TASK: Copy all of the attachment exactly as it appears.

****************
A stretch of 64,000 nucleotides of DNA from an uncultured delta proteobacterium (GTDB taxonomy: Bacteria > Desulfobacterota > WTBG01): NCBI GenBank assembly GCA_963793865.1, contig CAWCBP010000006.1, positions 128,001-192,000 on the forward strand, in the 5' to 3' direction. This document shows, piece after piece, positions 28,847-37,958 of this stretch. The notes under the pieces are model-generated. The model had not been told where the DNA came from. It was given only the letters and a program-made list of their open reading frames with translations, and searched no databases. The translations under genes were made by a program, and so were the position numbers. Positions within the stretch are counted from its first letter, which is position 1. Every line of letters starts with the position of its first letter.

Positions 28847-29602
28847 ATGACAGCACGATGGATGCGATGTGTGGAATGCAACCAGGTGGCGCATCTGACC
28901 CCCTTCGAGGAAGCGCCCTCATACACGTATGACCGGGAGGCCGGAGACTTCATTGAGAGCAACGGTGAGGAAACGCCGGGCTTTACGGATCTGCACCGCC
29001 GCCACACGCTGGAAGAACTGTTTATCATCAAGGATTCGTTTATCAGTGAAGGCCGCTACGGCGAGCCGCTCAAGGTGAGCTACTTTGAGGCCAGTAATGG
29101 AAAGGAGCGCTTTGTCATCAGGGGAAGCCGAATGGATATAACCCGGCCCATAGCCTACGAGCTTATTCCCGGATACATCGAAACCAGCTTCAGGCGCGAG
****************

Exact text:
A stretch of 64,000 nucleotides of DNA from an uncultured delta proteobacterium (GTDB taxonomy: Bacteria > Desulfobacterota > WTBG01): NCBI GenBank assembly GCA_963793865.1, contig CAWCBP010000006.1, positions 128,001-192,000 on the forward strand, in the 5' to 3' direction. This document shows, piece after piece, positions 28,847-37,958 of this stretch. The notes under the pieces are model-generated. The model had not been told where the DNA came from. It was given only the letters and a program-made list of their open reading frames with translations, and searched no databases. The translations under genes were made by a program, and so were the position numbers. Positions within the stretch are counted from its first letter, which is position 1. Every line of letters starts with the position of its first letter.

Positions 28847-29602
28847 ATGACAGCACGATGGATGCGATGTGTGGAATGCAACCAGGTGGCGCATCTGACC
28901 CCCTTCGAGGAAGCGCCCTCATACACGTATGACCGGGAGGCCGGAGACTTCATTGAGAGCAACGGTGAGGAAACGCCGGGCTTTACGGATCTGCACCGCC
29001 GCCACACGCTGGAAGAACTGTTTATCATCAAGGATTCGTTTATCAGTGAAGGCCGCTACGGCGAGCCGCTCAAGGTGAGCTACTTTGAGGCCAGTAATGG
29101 AAAGGAGCGCTTTGTCATCAGGGGAAGCCGAATGGATATAACCCGGCCCATAGCCTACGAGCTTATTCCCGGATACATCGAAACCAGCTTCAGGCGCGAG